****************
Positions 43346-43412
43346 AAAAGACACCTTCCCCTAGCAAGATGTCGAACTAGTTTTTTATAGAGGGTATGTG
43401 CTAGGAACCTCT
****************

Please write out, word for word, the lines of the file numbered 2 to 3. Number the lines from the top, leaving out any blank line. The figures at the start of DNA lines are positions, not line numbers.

43346 AAAAGACACCTTCCCCTAGCAAGATGTCGAACTAGTTTTTTATAGAGGGTATGTG
43401 CTAGGAACCTCT